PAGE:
[27]     The jury awarded Plaintiffs $15,000 in additional living expenses. Such expenses were covered under a provision of the policy which read as follows:

[28]     If a covered property loss makes the residence premises unfit to live in, we cover the necessary increase in living expense incurred by you so that your household can maintain its normal standard of living. We shall pay for the shortest time needed to (a) repair or replace the damaged property or (b) permanently relocate.

[29]     Harold Massey testified that he requested additional living expenses of $906 per month which were denied by Defendant. Defendant claims that this request was based on what Mr. Massey perceived as the fair market value of the house destroyed in the fire, and that Defendant had changed its policy so as to no longer reimburse for the fair market value of the destroyed property. However, whether the additional living expense provision included the fair market value of the damaged property during the period of its restoration was a disputed fact properly left to the resolution of the jury. Further, Defendant overlooks the additional testimony that after it cancelled Plaintiffs' insurance, Plaintiffs incurred $10,000 to $12,000 in additional expenses to make another building on Plaintiffs' property habitable. Taking all reasonable inferences from this testimony in Plaintiffs' favor, we cannot say that reasonable minds could not differ on the conclusion.

[30]     B.

[31]     Defendant next claims that the evidence was insufficient for the jury to find that Defendants breached the implied covenant of good faith and fair dealing. The parties agree that Oklahoma recognizes a cause of action sounding in tort for the bad faith breach of an insurance contract. See Buzzard v. Farmers Ins. Co., 824 P.2d 1105, 1108-09 (Okla. 1991); McCorkle v. Great Atl. Ins. Co., 637 P.2d 583, 588 (Okla. 1981). However, the parties dispute the quantum of evidence necessary to submit this issue to the jury.

[32]     1.

[33]     Defendant argues that unless Plaintiffs were entitled to a directed verdict on the breach of contract claim, the bad faith claim should not have been submitted to the jury. Defendant relies on National Sav. Life Ins. Co. v. Dutton, 419 So. 2d 1357 (Ala. 1982), in which the Alabama Supreme Court stated, ordinarily, if the evidence produced by either side creates a fact issue with regard to the validity of the claim and, thus, the legitimacy of the denial thereof, the tort claim must fail and should not be submitted to the jury." Id. at 1362.

[34]     In support of its contention that Oklahoma follows the rule announced in Dutton, Defendant directs us to Christian v. American Assurance Co., 577 P.2d 899 (Okla. 1977), Timmons v. Royal Globe Ins. Co., 653 P.2d 907 (Okla. 1982), and Manis v. Hartford Fire Ins. Co., 681 P.2d 760 (Okla. 1984). In Christian, which was the first Oklahoma case to recognize a cause of action sounding in tort against an insurer for breaching an implied duty to deal fairly and act in good faith with its insured, the court affirmed a bad faith judgment based on an insurer's failure to pay a claim to which it had no defense. However, Christian does not suggest that an insurer's absence of a defense to a breach of contract claim is a necessary predicate to a bad faith cause of action. Indeed, in Timmons, also relied on by Defendant, the court affirmed a bad faith judgment based on the insurer's actions in investigating the claim, despite the fact that the insurer had several defenses to the contract action. *fn1 The Timmons court recognized that "the essence of the cause before the Court is failure to deal fairly and in good faith with an insured and as such, the jury may be shown the entire course of conduct between the parties to arrive at a determination of whether that standard had been breached or not." 653 P.2d at 917. While the Oklahoma Supreme Court reversed a bad faith judgment in Manis where the insurer refused to pay a claim for fire loss claiming that the insured intentionally set the fire, the bad faith claim was based solely on the insurer's refusal to pay and there was no other evidence that insurer failed to deal fairly with the insured. Thus, even though the jury rejected the insurer's arson defense on the contract claim, the Manis court found that there was no evidence that the insurer acted in bad faith in pursuing the defense.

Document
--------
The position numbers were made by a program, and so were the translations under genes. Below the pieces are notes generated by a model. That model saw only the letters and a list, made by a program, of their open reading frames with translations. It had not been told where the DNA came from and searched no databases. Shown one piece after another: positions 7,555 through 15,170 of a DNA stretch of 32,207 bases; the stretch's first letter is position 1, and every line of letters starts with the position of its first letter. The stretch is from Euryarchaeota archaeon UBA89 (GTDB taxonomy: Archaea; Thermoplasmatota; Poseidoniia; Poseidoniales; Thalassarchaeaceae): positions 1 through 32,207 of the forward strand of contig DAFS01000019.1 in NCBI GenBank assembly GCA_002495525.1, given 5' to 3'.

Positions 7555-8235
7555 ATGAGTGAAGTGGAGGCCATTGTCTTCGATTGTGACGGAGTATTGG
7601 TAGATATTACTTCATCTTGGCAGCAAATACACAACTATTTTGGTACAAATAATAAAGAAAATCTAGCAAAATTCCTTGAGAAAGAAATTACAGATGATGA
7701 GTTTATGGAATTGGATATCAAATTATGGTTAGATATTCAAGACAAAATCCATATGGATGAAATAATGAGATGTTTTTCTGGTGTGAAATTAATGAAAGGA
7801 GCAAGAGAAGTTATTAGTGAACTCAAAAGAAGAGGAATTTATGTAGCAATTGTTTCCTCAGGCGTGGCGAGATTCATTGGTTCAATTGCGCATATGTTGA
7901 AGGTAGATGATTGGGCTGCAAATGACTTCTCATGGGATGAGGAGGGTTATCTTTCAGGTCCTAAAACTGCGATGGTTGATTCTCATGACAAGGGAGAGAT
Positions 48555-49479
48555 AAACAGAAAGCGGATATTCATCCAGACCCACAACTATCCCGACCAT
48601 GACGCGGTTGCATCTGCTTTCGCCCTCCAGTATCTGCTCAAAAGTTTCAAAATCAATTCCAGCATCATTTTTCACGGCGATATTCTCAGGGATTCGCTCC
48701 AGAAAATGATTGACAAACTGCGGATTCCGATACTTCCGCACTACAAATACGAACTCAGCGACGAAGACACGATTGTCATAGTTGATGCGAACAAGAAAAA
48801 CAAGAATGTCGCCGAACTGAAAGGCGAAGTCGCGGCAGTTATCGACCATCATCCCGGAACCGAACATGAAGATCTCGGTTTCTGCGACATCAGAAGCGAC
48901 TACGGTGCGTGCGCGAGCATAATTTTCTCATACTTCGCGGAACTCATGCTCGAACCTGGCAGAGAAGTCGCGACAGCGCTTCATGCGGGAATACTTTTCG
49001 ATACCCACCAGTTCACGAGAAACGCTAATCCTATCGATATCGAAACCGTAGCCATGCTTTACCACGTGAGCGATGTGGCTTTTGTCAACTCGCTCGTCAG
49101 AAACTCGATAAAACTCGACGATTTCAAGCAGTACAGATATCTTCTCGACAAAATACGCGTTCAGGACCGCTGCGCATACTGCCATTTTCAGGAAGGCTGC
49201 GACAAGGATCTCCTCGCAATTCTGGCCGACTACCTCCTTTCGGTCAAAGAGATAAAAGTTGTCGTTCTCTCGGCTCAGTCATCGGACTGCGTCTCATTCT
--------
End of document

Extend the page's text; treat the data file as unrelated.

[35]     In contrast to Manis, Plaintiffs' bad faith claim was based on Defendant's abuse of the statutory and contractual appraisal process. *fn2 The Oklahoma Supreme Court has made it clear that the question of bad faith turns on the intent and reasonableness of the insurer's action, and the "crucial consideration" in determining whether to submit the issue to the jury is "the relative merit in the evidence supporting [the insurer's] defense." Conti v. Republic Underwriters Ins. Co., 782 P.2d 1357, 1361 (Okla. 1989). In McCorkle v. Great Atl. Ins. Co., 637 P.2d 583 (Okla. 1981), the Oklahoma Supreme Court rejected the argument that allowing a bad faith cause of action denies insurers their right to have a judicial determination on the amount due on a fire insurance policy, noting that "a party prosecuting a claim of bad faith must plead the elements of the tort and he/she has the burden of proof. The pleading and proof requirements are the same as in other lawsuits. Id. at 587. Clearly rejecting the argument raised by Defendant here, the McCorkle court stated that